Talk:transreption

Definition from Wiktionary, the free dictionary
Jump to: navigation, search

RFV discussion: August 2013–June 2014[edit]

Keep tidy.svg

The following information has failed Wiktionary's verification process.

Failure to be verified may either mean that this information is fabricated, or is merely beyond our resources to confirm. We have archived here the disputed information, the verification discussion, and any documentation gathered so far, pending further evidence.
Do not re-add this information to the article without also submitting proof that it meets Wiktionary's criteria for inclusion. See also Wiktionary:Previously deleted entries.


transreption

All I can see on the web are some dictionary definitions that use the exact same wording. Some examples of actual usage please. SemperBlotto (talk) 07:10, 27 August 2013 (UTC)

The single result in Google Books is https://www.google.com/search?q=%22transreption%22&btnG=Search+Books&tbm=bks&tbo=1 where it uses the term in anger exactly once:
  • "Since this is a somewhat silly example, I've used the active:ncodeToString tool to provide the simplest transreption available for any Java object: turn it into a string."
Frankly, almost every instance I see in Google search is related to NetKernels, which makes me suspect it's mainly a specific jargon. There are, however, traces around for wider use, as http://www.isocat.org/files/archive.html
  • "2010-4-7
    The 922 revision provides the following functionality:
    ● worked around the Relax NG transreption error"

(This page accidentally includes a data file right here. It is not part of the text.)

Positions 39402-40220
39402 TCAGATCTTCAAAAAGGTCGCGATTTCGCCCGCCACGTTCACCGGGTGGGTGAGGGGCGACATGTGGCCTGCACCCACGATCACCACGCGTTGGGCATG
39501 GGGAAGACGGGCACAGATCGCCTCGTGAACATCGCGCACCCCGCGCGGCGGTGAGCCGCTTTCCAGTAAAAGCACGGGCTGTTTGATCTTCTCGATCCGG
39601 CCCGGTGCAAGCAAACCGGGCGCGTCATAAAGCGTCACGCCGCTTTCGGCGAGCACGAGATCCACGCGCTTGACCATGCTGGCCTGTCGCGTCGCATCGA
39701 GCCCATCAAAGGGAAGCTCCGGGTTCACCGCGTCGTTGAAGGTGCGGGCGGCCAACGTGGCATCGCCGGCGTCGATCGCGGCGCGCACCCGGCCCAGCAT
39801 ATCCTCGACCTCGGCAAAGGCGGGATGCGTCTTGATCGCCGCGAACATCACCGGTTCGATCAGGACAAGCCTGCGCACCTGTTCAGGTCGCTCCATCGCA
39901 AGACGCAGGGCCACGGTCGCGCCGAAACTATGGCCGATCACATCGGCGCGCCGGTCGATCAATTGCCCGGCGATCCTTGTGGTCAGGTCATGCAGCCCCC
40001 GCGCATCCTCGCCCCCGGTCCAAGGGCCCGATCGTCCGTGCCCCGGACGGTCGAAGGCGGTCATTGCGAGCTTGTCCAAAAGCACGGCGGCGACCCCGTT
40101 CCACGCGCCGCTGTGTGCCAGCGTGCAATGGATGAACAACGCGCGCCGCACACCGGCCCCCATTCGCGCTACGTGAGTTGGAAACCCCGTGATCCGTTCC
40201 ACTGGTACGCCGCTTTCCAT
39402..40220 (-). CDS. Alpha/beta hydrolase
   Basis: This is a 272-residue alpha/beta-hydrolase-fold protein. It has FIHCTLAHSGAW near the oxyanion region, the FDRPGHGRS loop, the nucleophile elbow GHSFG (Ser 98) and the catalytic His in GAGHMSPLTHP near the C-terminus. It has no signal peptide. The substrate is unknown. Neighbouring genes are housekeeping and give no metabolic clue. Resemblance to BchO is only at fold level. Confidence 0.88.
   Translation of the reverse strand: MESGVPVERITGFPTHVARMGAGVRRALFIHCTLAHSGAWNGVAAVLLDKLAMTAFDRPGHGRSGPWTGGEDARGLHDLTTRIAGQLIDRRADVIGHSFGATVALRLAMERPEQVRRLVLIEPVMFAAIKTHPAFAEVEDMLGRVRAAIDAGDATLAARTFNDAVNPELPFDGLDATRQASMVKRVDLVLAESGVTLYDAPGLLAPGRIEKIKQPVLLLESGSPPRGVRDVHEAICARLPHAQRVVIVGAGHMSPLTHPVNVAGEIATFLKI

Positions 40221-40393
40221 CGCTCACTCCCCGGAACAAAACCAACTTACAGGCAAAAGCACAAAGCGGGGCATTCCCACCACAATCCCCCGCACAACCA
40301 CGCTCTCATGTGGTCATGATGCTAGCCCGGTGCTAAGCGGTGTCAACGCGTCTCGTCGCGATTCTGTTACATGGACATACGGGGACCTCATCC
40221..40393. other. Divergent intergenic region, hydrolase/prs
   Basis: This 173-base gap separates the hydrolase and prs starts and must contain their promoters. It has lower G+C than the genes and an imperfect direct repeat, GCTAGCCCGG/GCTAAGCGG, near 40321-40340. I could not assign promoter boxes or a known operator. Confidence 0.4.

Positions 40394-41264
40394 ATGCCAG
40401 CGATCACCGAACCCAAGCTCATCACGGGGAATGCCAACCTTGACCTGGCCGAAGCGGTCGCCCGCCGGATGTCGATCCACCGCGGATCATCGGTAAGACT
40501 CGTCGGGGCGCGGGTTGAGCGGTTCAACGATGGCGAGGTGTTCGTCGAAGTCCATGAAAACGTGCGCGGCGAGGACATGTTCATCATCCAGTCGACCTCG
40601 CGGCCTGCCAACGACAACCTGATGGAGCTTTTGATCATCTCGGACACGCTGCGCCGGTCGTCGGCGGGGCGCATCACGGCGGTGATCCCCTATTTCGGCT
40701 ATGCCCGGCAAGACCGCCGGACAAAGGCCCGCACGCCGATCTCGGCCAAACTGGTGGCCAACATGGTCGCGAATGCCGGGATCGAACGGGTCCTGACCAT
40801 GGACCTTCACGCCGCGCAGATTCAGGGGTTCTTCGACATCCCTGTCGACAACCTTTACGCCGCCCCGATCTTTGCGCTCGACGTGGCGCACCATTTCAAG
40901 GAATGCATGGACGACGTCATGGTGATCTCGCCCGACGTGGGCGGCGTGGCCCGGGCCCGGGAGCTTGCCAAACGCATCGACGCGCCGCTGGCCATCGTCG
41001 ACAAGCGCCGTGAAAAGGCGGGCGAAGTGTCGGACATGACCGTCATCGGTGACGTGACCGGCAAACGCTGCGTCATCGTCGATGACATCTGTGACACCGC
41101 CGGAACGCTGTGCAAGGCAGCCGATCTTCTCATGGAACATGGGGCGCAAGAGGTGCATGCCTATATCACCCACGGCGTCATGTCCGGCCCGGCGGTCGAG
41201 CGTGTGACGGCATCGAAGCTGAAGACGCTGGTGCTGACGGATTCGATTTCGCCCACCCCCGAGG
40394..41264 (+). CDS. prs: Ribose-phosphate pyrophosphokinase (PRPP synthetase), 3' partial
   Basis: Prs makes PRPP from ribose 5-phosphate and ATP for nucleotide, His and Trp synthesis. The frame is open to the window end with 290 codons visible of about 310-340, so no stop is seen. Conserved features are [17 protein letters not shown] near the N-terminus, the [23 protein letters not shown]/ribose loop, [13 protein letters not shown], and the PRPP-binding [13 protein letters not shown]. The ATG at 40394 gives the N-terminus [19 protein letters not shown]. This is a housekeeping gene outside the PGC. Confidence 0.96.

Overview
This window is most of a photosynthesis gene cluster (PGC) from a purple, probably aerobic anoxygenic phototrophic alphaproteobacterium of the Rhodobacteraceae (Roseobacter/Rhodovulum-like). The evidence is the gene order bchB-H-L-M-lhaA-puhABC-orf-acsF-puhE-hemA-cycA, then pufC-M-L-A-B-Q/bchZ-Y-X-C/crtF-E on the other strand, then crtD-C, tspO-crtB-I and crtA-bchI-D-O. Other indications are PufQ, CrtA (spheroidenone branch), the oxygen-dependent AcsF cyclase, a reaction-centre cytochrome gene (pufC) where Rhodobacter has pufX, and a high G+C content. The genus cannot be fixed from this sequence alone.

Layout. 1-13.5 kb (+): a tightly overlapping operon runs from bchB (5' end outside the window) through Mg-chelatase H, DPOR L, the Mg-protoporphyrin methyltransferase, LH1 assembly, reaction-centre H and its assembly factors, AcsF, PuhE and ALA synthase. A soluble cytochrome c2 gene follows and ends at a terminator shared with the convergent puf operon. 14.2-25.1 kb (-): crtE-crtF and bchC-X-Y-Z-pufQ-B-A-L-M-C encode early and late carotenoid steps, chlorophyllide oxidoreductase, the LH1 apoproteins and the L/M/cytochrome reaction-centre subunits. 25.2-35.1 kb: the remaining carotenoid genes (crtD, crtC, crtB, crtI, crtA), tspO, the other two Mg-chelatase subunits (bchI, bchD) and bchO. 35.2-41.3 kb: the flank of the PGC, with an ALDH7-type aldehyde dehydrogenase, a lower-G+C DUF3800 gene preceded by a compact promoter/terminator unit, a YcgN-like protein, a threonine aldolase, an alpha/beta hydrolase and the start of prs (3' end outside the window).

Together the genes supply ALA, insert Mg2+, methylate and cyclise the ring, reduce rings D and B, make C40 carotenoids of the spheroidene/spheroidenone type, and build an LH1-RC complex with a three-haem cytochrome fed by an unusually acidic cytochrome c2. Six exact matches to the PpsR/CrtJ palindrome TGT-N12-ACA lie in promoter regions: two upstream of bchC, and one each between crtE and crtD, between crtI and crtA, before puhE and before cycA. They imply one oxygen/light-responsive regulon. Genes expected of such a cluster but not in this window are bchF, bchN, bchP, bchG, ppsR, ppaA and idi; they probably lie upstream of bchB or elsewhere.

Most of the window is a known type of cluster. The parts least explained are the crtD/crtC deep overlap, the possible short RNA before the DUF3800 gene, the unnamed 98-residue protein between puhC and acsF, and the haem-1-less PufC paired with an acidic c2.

... Ah, there's http://www.infoq.com/articles/netkernel-intro, which contains what might be the source of the term:
  • "However, at the logical level, code is not aware of physical level types. This leads to a new concept called transrepresentation. If a client requests a representation type that an endpoint does not provide then the microkernel can intermediate. When a mismatch is detected, the microkernel searches for a Transreptor that can convert from one type to the other.
Transreptors turn out to be very useful. Conceptually, a transreptor converts information from one physical form to another. This covers a significant amount of computer processing including:
...
The key point is that this is a lossless transformation, information is preserved while the physical representation is changed. [...]
In addition, transreption allows the system to move information from inefficient forms into efficiently processable forms, for example, source code to byte code. These transitions occur frequently but only require a one-time conversion cost and thereafter can be obtained in the efficient form. In a formal sense, transreption removes entropy from resources.
So we have evidence as to the etymology of the word (contraction of transrepresentation), and some evidence that it's used in the wild, but not a lot, and probably not that would survive the standards for verification.
-- Catsidhe (verba, facta) 07:32, 27 August 2013 (UTC)
Failed. — Ungoliant (falai) 02:17, 5 June 2014 (UTC)